This one slipped under nearly everyone’s radar.
On Friday, April 1st, a cyclist riding in a Seal Beach bike lane was hit by a pickup traveling at roughly 60 mph. The driver, who fled the scene leaving the crumpled victim clinging to life, turned out to be a captain with the Long Beach Fire Department.
And yet the story didn’t break widely until a full week later.
Maybe they thought it was a particularly unfunny April Fool joke.
The still publicly unidentified 48-year old rider was headed east on Westminster Blvd east of Bolsa Chica Street at about 1:30 pm — the L.A. Weekly inexplicably places it at 1:30 am — when he was hit from behind by a Chevrolet truck, catapulting the rider onto the side of the road. According to press reports, he is still hospitalized with major head trauma.
To answer the inevitable question, there’s no report on whether the rider was wearing a helmet. And no, it doesn’t matter — no bike helmet is capable of protecting the wearing in a 60 mph collision.
According to multiple reports, the driver did not stop to check on the injured cyclist. Witnesses followed his truck to a home in Huntington Beach, where 38-year old John Hines was arrested on charges of DUI and felony hit-and-run; he was later released on $50,000 bond.
As it turned out, Hines is not only an LBFD captain, but the son of a retired captain and nephew of the department’s former chief.
Maybe he missed the memo that fire fighters save lives, not take them.
The first report I can find of the collision appeared on a local Seal Beach website the following Monday; not unusual for a story that breaks on the weekend. It identifies the driver only by name, age and place of residence.
The association between Hines and the LBFD first appeared the following day. Yet widespread coverage of the story didn’t occur until the Long Beach Press-Telegram took it up yesterday.
Just what took so long might make a very interesting story.
Late word on the condition of cyclist Adam Rybicki, critically injured in an collision with an allegedly drunk, underage driver early Sunday morning. I won’t share the details, but it sounds like he could use your prayers.
Eric Weinstein joined in on last weekend’s LACBC Sunday Funday ride. I invited him to offer his thoughts on the ride and the route we followed.
About 30 riders assembled in Westwood on Sunday morning for the Crosstown Traffic Ride. Latest in the LACBC rides, this one was lead by Greg (famous LACBC Board member), on a Dahon single speed folder. Many different, average, ordinary people were on this ride, with a multiplicity of bikes: a beach cruiser, an electric, a couple hybrids, a few fixies, and a bunch of road bikes. All suitable for this fun ride exploring the nice easy routes across town. There has gotta be a nicer way than Venice all the way to Downtown for me. And there is!
Sunday Funday riders gathered across from Angelus Temple in Echo Park
The route’s interesting details follow:
We started near the Westwood Federal Building (near to UCLA), turned onto Santa Monica Blvd, then demonstrated the trick of crossing to the opposite very wide sidewalk when the bike lane ends in Century City.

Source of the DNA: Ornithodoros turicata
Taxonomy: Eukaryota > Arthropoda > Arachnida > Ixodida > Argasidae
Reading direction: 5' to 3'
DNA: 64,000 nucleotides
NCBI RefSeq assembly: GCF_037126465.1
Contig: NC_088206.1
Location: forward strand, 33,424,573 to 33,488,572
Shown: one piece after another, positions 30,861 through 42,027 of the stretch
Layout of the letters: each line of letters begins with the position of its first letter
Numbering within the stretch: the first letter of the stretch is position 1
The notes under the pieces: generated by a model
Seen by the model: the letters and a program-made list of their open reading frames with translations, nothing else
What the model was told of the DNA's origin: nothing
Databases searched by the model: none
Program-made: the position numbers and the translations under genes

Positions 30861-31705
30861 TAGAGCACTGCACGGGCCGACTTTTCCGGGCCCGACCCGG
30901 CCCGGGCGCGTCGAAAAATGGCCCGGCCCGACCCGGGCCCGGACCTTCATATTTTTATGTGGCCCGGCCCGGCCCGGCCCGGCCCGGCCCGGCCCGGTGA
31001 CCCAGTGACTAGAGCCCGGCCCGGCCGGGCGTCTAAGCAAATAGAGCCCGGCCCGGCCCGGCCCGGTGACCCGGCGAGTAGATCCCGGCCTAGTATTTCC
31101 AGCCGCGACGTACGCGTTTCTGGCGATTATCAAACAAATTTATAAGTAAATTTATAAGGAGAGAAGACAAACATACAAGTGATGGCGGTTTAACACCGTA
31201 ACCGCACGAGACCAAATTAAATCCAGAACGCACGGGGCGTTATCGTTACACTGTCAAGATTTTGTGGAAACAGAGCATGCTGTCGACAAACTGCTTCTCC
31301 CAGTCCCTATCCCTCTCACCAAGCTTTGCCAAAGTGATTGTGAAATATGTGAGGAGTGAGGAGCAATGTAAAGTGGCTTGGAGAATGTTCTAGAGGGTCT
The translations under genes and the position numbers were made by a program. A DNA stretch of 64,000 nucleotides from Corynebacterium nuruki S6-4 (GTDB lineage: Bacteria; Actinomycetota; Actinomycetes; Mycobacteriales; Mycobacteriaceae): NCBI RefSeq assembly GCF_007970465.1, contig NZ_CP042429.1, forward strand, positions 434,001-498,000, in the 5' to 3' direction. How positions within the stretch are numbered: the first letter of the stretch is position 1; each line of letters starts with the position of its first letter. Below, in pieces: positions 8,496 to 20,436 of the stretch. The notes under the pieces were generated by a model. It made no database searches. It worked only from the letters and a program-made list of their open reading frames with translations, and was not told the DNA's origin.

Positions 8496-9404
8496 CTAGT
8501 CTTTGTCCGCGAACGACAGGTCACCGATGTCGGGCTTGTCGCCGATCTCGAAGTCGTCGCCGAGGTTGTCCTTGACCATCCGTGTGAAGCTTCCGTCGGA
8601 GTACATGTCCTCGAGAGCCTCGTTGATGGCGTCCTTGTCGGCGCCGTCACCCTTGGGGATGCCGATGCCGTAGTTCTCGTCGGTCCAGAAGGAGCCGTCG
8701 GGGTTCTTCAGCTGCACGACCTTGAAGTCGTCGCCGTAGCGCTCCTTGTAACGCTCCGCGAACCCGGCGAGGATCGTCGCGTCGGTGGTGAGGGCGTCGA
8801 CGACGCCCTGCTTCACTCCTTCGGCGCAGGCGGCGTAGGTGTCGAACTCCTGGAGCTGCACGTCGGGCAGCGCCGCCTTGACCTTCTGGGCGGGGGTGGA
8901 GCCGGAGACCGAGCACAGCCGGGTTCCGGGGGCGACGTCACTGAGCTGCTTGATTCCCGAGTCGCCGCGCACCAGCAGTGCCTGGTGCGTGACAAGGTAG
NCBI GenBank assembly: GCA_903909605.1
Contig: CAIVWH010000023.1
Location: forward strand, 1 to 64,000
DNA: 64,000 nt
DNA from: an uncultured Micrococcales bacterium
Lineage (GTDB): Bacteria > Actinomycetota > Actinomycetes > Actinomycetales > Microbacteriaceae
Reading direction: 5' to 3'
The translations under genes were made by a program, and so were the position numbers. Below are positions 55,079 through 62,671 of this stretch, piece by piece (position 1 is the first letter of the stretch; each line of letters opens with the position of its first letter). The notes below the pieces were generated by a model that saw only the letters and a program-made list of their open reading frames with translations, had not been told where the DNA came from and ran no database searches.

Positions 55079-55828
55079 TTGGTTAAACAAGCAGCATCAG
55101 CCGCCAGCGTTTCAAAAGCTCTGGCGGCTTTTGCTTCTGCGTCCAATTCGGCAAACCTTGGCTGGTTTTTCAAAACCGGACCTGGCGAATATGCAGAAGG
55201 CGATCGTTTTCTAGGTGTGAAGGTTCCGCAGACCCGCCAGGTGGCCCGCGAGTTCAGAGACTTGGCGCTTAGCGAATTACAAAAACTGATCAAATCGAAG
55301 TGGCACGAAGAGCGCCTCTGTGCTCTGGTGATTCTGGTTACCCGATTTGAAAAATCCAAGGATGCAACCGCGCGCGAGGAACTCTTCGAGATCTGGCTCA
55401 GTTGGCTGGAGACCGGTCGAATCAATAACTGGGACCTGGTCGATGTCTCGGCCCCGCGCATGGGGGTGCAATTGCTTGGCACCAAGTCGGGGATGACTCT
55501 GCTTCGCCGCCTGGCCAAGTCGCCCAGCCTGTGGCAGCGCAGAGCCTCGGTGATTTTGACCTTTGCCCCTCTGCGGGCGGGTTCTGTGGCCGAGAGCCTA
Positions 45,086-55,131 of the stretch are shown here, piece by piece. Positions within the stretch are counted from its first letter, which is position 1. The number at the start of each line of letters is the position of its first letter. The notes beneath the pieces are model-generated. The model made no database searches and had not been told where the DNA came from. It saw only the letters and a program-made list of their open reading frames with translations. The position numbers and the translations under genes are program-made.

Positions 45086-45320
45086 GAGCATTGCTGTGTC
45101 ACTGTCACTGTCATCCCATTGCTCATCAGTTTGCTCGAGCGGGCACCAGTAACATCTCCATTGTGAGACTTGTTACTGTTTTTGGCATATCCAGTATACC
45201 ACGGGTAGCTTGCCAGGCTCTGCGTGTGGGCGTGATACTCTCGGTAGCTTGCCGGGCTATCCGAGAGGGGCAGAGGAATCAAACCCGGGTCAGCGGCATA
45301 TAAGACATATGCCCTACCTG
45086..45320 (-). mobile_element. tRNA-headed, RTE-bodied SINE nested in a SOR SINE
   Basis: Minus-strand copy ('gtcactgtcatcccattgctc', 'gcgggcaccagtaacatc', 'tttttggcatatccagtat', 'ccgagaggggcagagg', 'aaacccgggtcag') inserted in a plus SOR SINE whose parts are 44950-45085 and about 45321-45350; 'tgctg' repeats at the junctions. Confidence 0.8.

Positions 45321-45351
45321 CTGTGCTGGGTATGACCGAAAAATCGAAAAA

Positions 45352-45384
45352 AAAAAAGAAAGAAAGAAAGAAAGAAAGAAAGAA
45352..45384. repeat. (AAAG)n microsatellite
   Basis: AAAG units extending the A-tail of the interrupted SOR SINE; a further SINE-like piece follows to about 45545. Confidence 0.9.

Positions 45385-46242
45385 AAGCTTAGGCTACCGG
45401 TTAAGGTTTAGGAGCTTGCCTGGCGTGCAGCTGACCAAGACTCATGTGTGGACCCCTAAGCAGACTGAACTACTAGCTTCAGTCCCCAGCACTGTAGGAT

We then road through the Hilton and across Wilshire to North Beverly Hills. That is were the drivers are still BH friendly, and stop at intersections to wave you through first. Amazing.
From there, we took Carmelita across to Doheny at West Hollywood, returning to the Santa Monica Bvld. bike lane where it starts up again. When it ended, we turned north and rode up to Fountain. Fountain is not bad, passing near the Hollywood Bowl and Metro, and crossing the 101 on a quiet bridge. Brian sez “Watch for glass!” as he got one on this stretch.
A stop to fix a flat tire serves as a reminder...
After that, we turned onto the Sunset Blvd bike lane. Nice place and close to Dodger Stadium, if you ever go there. Then right on Park Avenue to Echo Park, around the lake on Glendale Blvd, and a quick jog west on Beverly Blvd before heading south down on Alvarado to MacArthur Park.
Excellent notable lunch stop at Mama’s Hot Tamales. Good, inexpensive, and politically correct, just as I like it. I’ll be back!
(Ed note: Mama’s offers some of the best coffee and tamales west of Downtown. And as for the politically correct part, it’s a non-profit restaurant that trains immigrants to work in the food service industry.)
A few Westward jogs and we’re on the famous 4th Street Bicycle Boulevard. Not a bad way across town, despite what they say about the potholes. After a few miles we turned left at Cochran, then south to 6th street, and kept on going West for awhile. Here’s where it got awkward. When 6th ends, turn left, then right on busy Wilshire for a few blocks to La Cienega. Walk the bikes across, then west to Le Doux, and a quick turn on wonderful Charleville through Beverly Hills.
...to look for rare beauty in unexpected places.
We followed Charleville across all of Beverly Hills. Nice! Where it ends bear left, then right, until you come to the next awkward part at Santa Monica Boulevard in Century City. You have to zoom across with the light, then get up on the same wide sidewalk next to the golf course that we took riding out.
Got that? I really, really like this route across Beverly Hills, but it’s quite hard to find.